Nexus: The Lion in Winter
and the Middle Ages
The Lion in Winter and the Middle Ages unit is an ideal vehicle for linking great literature and medieval history and for making both subjects much more engaging. For example, instead of teaching medieval history in the abstract, which many students find dull, this unit personalizes the Crusades, Gothic architecture, Magna Carta, feudalism, and courtly love because the play’s historical characters (Eleanor of Aquitaine, Henry II, Richard the Lionhearted, Prince John, Prince Geoffrey, Philip II, Princess Alais) figured prominently in all of these: Eleanor of Aquitaine and her husband King Louis VII led the Second Crusade; Richard the Lionhearted and Philip II led the Third Crusade; Abbot Suger, the inventor of Gothic architecture, was Eleanor’s personnel confessor and served as regent of France while she and Louis crusaded; Eleanor and Louis attended the opening of the first Gothic cathedral, Saint Denis; Richard, Philip II, and Eleanor’s granddaughter Blanche of Castile helped pay for the great Gothic cathedral Chartres; John signed Magna Carta; and the principal struggles in the play showcase feudalism. The sections on medieval relic cults, Thomas Becket, and courtly love prepare students for Chaucer’s Canterbury Tales and the Arthurian romances (Eleanor of Aquitaine and her daughter Marie of Champagne commissioned the earliest and arguably best Arthurian romances, which were penned by Chrétien de Troyes). The play’s colorful figurative language is an ideal springboard to Shakespeare’s figurative language. This NEXUS volume also explores the often neglected Arabic scientific revolution of the Middle Ages, including Arabic contributions to astronomy and medicine. The musical sections examine medieval music and modern rock and folk troubadours. In the science chapter students investigate principles of physics that Leonardo da Vinci discovered from his studies of the crossbow.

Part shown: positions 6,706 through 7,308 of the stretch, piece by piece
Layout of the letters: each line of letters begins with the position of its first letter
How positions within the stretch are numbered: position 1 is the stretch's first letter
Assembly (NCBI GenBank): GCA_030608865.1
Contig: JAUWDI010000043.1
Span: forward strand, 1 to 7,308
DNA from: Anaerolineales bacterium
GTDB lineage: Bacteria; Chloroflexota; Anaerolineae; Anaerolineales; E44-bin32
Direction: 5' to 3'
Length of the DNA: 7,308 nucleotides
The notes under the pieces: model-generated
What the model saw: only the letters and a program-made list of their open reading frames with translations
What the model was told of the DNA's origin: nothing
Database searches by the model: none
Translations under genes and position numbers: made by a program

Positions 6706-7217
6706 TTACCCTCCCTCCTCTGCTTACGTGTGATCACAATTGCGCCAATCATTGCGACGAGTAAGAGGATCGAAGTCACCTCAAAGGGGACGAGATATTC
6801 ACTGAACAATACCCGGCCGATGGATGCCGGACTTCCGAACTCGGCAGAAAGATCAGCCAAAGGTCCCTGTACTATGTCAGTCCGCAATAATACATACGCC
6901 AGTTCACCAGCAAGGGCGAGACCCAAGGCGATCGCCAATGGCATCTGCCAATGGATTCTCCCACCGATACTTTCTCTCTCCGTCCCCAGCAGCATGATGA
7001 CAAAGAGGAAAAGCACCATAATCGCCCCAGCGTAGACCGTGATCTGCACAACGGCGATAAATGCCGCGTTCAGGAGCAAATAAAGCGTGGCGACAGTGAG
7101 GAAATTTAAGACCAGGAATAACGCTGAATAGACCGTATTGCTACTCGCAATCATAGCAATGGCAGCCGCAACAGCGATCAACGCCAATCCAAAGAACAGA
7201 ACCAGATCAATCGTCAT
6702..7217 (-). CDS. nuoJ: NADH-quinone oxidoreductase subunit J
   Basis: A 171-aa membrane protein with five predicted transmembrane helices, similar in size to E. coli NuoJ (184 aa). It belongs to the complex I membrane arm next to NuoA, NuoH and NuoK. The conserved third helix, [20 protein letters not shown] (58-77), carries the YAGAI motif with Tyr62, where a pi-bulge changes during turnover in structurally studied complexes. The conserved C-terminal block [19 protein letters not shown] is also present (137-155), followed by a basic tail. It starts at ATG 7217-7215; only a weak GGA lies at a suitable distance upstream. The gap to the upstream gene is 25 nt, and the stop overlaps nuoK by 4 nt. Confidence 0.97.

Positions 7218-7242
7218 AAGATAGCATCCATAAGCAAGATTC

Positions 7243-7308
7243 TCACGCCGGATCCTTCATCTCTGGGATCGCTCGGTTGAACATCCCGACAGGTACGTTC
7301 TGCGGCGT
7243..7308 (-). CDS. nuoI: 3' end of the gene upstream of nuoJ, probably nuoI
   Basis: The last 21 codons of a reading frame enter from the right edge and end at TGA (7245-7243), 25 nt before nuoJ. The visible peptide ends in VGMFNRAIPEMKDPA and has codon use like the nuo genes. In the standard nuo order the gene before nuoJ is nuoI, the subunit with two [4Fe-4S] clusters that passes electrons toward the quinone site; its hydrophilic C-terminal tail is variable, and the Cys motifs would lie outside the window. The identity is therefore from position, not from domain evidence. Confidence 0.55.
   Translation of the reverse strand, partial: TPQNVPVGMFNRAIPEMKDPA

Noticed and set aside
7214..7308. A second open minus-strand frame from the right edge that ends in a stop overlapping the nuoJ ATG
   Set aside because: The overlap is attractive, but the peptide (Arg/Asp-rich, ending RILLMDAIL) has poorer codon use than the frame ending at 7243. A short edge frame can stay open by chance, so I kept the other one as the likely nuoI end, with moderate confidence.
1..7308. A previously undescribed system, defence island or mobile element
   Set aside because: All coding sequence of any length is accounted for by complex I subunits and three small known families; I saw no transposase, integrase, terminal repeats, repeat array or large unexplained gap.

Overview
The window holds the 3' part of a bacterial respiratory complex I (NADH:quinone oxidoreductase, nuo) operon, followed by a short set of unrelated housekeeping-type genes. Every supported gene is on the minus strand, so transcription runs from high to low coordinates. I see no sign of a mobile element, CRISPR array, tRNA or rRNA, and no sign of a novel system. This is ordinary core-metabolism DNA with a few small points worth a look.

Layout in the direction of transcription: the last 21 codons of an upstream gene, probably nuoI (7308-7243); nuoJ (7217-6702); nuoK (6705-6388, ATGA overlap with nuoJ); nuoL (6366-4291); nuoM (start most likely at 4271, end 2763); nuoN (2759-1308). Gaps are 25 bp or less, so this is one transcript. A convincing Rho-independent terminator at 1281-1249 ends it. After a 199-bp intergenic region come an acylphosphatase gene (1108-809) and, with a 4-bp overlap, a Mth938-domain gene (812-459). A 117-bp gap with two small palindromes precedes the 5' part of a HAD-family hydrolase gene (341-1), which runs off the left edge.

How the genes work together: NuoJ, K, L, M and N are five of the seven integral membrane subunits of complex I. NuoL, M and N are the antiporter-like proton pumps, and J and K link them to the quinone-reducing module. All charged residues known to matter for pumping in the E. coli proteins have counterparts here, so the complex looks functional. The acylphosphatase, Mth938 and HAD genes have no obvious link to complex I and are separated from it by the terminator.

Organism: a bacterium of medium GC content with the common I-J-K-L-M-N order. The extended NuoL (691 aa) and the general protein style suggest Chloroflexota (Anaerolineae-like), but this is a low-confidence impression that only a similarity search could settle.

The text in each chapter-lesson is LACED WITH CAPTIVATING ANECDOTES & MINI NARRATIVES THAT GRAB & HOLD STUDENTS’ ATTENTION (see text samples below in green).
NEXUS CROSS-CURRICULAR CONNECTIONS in each Lesson Deepen Students’ Understanding of the Play and Period.
MULTICULTURAL CHAPTERS: ARABIC Contributions to Medieval Culture: Advances in Astronomy, Medicine, and Science
CONTRASTING THE ROLES OF WOMEN: The play and the NEXUS chapter “Courtly Love, An Attitude Toward Women” examine the medieval roles of women, especially by contrasting the brilliant and wily twice-crowned queen Eleanor of Aquitaine with the submissive Princess Alais, who is used as a feudalistic bargaining chip throughout the play.
“CURRENT STUDIES are revealing that adolescents undergo major developmental changes in their BRAIN NETWORKS — that is, in how the different regions of their brains “talk” to one another, co-regulate, and coordinate….It is the networks’ interdependence that strengthens the rationale for a whole learner approach to education, and likely explains why, when done well, such an approach is so powerful. – EDUCATIONAL LEADERSHIP, May 2020
The Educational Leadership article goes on to state that the brain has three interdependent networks, one of which is driven by emotions. When this emotional network is NOT stimulated, which is often the case in academic learning environments with traditional textbooks, the other brain networks do not function as well. “One can think of the kids’ emotional engagement…as fueling motivated thinking, either concrete or abstract, like the outboard motor that both pushes the boat and steers it.” Part of the reason the NEXUS approach is so effective is because it not only connects disciplines, it also connects learning to students’ emotional and experiential brain networks (see The Harlem Renaissance text samples in green, the Julius Caesar text sample under “Lesson on Shakespeare’s Language and the Writings of Julius Caesar,” Antigone text samples: “Antigone’s Challenge: Democracy or Dictatorship” and “A Recipe for Tragedy: Aristotle and Oedipus Rex,” and the Macbeth sample text under “Lesson on Macbeth Themes: Fatal Passion and the War Within.”)
“The play is accessible and often funny. The teenage sons of Henry II will appeal to students, and the fine Hepburn/O’Toole film is widely available on dvd. The play is decidedly modern: witty anachronisms and ironic asides make that fact impossible to forget. Even if the play is not your principal focus, this unit is a good introduction to medieval life and literature.” – THE COLLEGE BOARD
“Chapters in The Lion in Winter & the Middle Ages provide any creative teacher with a cornucopia of ideas from which to draw lessons that cross the lines that usually separate subjects.” Breaking Ranks, NASSP (NATIONAL ASSOCIATION OF SECONDARY SCHOOL PRINCIPALS)
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Aligned with COMMON CORE STANDARDS. For secondary students.